The sweet cold: In celebration of a long winter.

Newsletter Archive Feb. 10, 2023

A close up of a tea bush covered in white snow, with a white and yellow flower and green leaves protruding from the icy powder.
A scene from the garden of the Yu family in Anji County in February.

As cascades of snow and freezing temperatures hit China’s tea regions these past few weeks, our phones lit up with pictures from our producers. Their familiar tea gardens are now a totally different landscape, one entirely dressed in white.

It’s cold out there.

Rather than curse the cold, we’re going to celebrate it. This weekend, taste teas from chilly regions and cold-loving bushes. The lineup includes Late Spring Mogan Green, Lu’an Gua Pian, Ming Qian Anji Baicha, and Mengding Maofeng – all green teas with characters made unique by the long, cold winter.

Sustained low temperatures is not necessarily a bad thing for tea. In fact, along with the cold comes flavor.

Tea bushes respond to cold weather with a richness of sweet amino acids in their leaves, as well as fragrant volatile compounds like geraniol (the scent of geraniums), linalool (of lavender), and methyl salicylate (of wintergreen). Research shows that tea bushes make these metabolic compounds when the weather is cold not only to protect themselves, but also to signal to other bushes to prepare their cold defenses. It’s a happy coincidence that these metabolites make delicious tea leaves, too.

A shot of a tea garden covered in snow. Three people dressed in pastel jackets walk along a row of trees. Snowflakes blow through the frame.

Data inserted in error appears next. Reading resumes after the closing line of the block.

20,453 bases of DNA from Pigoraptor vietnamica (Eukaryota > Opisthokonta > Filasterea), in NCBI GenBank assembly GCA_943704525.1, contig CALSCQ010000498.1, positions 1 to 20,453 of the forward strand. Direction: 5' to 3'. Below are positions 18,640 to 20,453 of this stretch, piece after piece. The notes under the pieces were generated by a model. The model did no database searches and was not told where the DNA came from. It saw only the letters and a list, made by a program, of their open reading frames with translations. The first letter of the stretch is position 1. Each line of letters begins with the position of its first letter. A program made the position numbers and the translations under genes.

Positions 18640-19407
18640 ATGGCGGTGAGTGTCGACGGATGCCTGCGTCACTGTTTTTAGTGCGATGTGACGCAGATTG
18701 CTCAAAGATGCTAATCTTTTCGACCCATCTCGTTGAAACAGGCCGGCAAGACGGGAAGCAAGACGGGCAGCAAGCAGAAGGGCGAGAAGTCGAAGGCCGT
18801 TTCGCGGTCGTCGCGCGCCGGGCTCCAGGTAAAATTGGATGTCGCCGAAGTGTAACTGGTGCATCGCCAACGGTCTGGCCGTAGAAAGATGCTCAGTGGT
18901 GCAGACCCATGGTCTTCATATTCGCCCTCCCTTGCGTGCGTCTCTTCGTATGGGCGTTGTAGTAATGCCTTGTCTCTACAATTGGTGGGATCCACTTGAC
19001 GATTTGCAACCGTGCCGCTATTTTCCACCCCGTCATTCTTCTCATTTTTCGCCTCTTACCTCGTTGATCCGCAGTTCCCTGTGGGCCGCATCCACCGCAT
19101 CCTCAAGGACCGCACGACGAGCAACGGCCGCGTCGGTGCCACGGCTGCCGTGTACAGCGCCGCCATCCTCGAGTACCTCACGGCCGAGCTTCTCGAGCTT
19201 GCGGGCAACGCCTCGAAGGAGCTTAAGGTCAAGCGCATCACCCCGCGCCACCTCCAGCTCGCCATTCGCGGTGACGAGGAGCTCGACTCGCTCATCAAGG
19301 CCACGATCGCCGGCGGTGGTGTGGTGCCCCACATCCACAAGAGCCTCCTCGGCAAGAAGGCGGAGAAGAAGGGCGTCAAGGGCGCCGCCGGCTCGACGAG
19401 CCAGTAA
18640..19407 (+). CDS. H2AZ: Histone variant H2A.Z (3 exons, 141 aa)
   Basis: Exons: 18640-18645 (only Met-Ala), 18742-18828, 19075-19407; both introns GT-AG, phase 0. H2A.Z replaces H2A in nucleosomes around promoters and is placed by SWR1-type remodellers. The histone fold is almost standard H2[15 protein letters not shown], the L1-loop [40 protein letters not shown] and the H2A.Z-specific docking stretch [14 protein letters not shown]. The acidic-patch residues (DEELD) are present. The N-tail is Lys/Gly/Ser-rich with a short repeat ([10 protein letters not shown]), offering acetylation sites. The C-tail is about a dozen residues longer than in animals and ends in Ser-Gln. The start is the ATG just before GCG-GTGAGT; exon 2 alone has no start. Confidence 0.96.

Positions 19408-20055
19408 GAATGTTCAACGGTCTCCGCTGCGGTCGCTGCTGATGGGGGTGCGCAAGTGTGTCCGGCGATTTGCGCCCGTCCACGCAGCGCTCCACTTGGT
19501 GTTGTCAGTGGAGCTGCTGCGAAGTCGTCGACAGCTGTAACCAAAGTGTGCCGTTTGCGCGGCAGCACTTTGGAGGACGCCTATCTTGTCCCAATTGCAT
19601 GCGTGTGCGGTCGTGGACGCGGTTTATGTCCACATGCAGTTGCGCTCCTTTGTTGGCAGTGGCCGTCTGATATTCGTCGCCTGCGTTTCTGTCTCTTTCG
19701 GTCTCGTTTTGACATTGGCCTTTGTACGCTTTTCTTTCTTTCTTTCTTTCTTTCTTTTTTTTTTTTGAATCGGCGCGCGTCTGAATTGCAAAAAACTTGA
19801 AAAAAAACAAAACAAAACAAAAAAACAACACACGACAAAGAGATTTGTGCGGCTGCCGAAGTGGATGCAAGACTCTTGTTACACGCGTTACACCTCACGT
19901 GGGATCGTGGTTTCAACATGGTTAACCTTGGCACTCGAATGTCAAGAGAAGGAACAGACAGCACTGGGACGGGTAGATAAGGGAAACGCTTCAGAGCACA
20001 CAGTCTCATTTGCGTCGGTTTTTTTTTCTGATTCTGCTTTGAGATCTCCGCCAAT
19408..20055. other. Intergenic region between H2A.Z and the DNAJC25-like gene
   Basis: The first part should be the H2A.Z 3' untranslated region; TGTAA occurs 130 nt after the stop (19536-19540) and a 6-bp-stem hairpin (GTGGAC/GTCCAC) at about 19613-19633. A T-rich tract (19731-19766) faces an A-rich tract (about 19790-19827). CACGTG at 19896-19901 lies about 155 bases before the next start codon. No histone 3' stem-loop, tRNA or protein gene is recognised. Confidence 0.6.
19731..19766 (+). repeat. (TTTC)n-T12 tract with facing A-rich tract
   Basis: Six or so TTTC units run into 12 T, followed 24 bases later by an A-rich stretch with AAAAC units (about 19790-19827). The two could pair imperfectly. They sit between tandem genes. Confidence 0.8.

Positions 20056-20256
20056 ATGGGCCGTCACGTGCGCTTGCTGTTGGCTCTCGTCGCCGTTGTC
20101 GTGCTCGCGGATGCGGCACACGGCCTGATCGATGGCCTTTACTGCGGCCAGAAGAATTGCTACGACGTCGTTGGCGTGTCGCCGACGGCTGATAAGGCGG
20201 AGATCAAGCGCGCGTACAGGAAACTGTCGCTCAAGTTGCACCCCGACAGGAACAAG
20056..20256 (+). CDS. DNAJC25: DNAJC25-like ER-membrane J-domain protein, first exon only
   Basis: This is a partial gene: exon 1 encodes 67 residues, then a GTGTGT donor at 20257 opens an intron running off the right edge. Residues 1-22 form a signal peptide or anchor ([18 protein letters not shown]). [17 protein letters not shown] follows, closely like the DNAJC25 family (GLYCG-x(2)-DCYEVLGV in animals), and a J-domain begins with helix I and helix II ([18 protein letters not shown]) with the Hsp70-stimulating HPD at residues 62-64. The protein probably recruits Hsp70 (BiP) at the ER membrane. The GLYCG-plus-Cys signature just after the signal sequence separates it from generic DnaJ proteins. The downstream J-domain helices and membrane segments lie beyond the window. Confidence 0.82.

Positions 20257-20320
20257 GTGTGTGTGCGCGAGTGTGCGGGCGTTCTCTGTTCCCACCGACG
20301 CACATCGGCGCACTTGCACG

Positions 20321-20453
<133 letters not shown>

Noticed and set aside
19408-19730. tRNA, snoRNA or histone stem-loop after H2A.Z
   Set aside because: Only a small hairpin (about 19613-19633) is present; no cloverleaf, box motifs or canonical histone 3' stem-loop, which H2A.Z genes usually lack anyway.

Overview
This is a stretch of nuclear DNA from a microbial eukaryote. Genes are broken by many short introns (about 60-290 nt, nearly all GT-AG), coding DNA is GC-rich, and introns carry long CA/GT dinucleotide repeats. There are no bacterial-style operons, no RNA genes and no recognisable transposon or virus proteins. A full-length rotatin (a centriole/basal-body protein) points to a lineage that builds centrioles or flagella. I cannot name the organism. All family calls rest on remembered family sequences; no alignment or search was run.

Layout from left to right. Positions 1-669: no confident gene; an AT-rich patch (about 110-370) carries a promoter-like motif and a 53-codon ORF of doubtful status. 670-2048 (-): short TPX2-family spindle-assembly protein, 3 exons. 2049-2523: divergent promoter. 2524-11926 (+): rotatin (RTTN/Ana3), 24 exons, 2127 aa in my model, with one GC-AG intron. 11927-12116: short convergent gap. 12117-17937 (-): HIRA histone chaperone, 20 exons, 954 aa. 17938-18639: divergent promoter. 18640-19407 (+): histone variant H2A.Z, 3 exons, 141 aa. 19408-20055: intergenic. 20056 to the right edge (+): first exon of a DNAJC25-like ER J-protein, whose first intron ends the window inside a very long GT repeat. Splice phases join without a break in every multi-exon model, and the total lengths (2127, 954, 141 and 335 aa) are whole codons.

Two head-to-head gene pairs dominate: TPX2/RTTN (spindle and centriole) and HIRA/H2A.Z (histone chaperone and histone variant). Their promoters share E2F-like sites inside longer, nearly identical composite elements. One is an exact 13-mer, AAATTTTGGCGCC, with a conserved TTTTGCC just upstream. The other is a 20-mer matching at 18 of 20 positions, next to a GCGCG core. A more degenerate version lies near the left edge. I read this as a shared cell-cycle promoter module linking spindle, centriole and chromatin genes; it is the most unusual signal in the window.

Snowy conditions at Hengling Tea Garden on Moganshan. It’s so cold up there that Hengling actually has a cold-adapted tea variety developed from one of its oldest bushes.

The cold can be dangerous to tea plants, too, of course. Our Anji Baicha producer, Yu Shunhu, said temperatures in his garden have hovered around freezing since late December. Fortunately, they’ve not not dipped below -10°Celsius (14°F), which is damaging to tea plants.

His tea plants are also still deep in their winter dormancy, at the peak of cold acclimation. The vulnerable young leaves of the spring have not come yet, so these heaps of snow are not a threat, but a boon. As the snow melts, it feeds the tea bushes and their undergrowth. A good freeze also keeps the insect population in check, meaning less damage later in the year.

If cooler temperatures hold out into early the spring, we could be in for a treat. In years past, we’ve found that a long and cold start to spring means concentrated flavor in the early leaves – a quality that Lu’an Gua Pian depends on. It means the cold-dependent albescent phase that turns the leaves of the Baiye #1 cultivar white will be prolonged, giving excellent Anji Baicha. It also means that high elevation and forested gardens like Moganshan’s mountain-top garden will probably yield later, but give supremely fragrant tea.

We were fortunate that many producers had good weather last year, although they had tense lockdown conditions. So we’ll enjoy these teas while they last and hope for the best as this year’s winter runs its course.

Stay warm out there!

A young child stands in a black jacket and pink knit hat with her hand on top of a tea bush in a snow covered garden.
A photo from the snowy January of 2018 at the Weng family garden, the growing area of our Shi Feng Longjing.